Topical Tranexamic Acid for the Treatment of Acute Epistaxis: A Systematic Review and Meta-analysis.
Ann Pharmacother. 2018 Dec 21;:1060028018820625
Authors: Gottlieb M, DeMott JM, Peksa GD
OBJECTIVE: To compare topical tranexamic acid (TXA) with control groups for the treatment of acute epistaxis assessing bleeding cessation, discharge within 2 hours, rebleeding rates, complication rates, and patient satisfaction.
DATA SOURCES: PubMed, CINAHL, LILACS, Scopus, the Cochrane Database of Systematic Reviews, and the Cochrane Central Register of Controlled Trials were searched from inception to November 2018.
STUDY SELECTION AND DATA EXTRACTION: All randomized controlled trials comparing topical TXA with control groups for the treatment of acute epistaxis in humans were included. There were no age, language, or date restrictions. Data were double extracted into a predefined worksheet, and quality analysis was performed using the Cochrane Risk of Bias tool.
DATA SYNTHESIS: Three studies (n = 408 patients) were identified. Topical TXA was not associated with a statistically significant difference in cessation of bleeding within 30 minutes. However, more patients were discharged within 2 hours of arrival, there were fewer episodes of rebleeding within both the first 24 hours and at 1 week, and there was higher patient satisfaction in the TXA group. There was no difference identified in complication rates. Relevance to Patient Care and Clinical Practice: This review compares topical TXA with control groups for epistaxis and discusses the risks and benefits of adding this therapy to usual care.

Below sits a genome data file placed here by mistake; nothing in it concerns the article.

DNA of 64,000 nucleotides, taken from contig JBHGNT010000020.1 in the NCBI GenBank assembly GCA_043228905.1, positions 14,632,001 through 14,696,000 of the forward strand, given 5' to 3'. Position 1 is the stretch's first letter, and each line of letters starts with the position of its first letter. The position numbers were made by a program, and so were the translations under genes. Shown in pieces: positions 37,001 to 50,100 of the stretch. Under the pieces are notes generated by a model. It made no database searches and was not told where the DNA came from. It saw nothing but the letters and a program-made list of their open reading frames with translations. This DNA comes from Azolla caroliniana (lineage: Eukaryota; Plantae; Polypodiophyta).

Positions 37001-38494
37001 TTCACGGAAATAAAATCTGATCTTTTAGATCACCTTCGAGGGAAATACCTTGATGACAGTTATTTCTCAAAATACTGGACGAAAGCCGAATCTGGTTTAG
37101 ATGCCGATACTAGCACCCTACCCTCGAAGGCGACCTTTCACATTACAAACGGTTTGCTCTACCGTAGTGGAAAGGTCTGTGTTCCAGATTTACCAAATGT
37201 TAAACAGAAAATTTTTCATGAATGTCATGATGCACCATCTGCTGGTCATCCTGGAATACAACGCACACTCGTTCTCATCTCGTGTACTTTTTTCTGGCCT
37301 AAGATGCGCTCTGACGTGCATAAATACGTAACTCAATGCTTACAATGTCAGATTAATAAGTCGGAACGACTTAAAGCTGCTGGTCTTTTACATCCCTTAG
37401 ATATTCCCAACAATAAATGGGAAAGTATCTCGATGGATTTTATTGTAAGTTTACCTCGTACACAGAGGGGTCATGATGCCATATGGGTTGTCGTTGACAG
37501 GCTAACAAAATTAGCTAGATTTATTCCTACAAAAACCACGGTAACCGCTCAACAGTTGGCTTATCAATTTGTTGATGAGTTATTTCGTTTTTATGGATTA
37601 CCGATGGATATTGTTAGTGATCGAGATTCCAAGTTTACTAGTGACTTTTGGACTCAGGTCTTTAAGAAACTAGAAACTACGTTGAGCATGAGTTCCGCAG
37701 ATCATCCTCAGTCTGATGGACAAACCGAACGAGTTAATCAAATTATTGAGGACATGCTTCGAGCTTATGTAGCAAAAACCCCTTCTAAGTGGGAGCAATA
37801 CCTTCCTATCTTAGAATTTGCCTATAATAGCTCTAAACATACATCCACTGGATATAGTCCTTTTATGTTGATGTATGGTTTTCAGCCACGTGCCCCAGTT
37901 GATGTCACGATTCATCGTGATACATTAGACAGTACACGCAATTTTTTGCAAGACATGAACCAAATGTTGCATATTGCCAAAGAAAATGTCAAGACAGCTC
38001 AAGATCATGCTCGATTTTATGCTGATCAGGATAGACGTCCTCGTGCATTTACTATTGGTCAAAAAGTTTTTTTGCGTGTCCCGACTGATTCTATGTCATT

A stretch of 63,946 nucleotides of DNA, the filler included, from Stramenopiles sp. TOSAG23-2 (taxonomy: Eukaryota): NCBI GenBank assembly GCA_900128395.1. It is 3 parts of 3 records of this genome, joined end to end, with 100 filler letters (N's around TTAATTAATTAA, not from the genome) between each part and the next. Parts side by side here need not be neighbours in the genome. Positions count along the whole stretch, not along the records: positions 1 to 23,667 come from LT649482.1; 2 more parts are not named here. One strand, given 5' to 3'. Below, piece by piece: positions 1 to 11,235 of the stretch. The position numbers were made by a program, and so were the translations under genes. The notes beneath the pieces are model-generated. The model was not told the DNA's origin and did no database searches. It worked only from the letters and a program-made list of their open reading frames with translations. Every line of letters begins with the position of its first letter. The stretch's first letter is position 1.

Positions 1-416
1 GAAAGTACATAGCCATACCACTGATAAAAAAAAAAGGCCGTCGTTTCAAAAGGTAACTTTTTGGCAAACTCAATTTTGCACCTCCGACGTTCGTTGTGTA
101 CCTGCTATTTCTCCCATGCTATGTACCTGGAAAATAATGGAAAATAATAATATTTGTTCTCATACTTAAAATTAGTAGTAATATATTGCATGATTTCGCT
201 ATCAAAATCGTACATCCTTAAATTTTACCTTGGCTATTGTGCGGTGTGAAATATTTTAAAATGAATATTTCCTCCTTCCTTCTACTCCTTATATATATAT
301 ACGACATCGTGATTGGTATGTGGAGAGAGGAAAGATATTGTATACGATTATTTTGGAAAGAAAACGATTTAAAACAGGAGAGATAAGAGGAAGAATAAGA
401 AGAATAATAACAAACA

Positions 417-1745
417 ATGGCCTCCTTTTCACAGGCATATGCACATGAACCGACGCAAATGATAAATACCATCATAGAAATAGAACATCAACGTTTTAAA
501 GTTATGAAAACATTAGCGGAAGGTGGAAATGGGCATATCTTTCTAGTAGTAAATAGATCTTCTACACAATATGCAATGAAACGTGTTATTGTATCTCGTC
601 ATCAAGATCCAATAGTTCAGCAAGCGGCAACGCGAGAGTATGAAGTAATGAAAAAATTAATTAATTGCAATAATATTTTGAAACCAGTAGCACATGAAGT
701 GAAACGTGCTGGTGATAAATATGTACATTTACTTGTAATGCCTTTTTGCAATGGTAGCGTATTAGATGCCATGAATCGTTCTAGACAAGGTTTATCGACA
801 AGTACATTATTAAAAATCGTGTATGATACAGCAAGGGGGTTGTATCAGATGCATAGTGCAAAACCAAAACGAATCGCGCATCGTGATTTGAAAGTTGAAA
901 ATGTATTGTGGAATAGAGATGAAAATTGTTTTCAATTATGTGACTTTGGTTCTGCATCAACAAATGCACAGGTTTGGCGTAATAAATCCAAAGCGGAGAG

CONCLUSIONS: Topical TXA appears to be a reasonable option for the treatment of acute epistaxis, with reduced rebleeding rates, shorter discharge times, and minimal risk of complications. Topical TXA may be considered as part of the treatment of acute epistaxis.
PMID: 30577703 [PubMed - as supplied by publisher]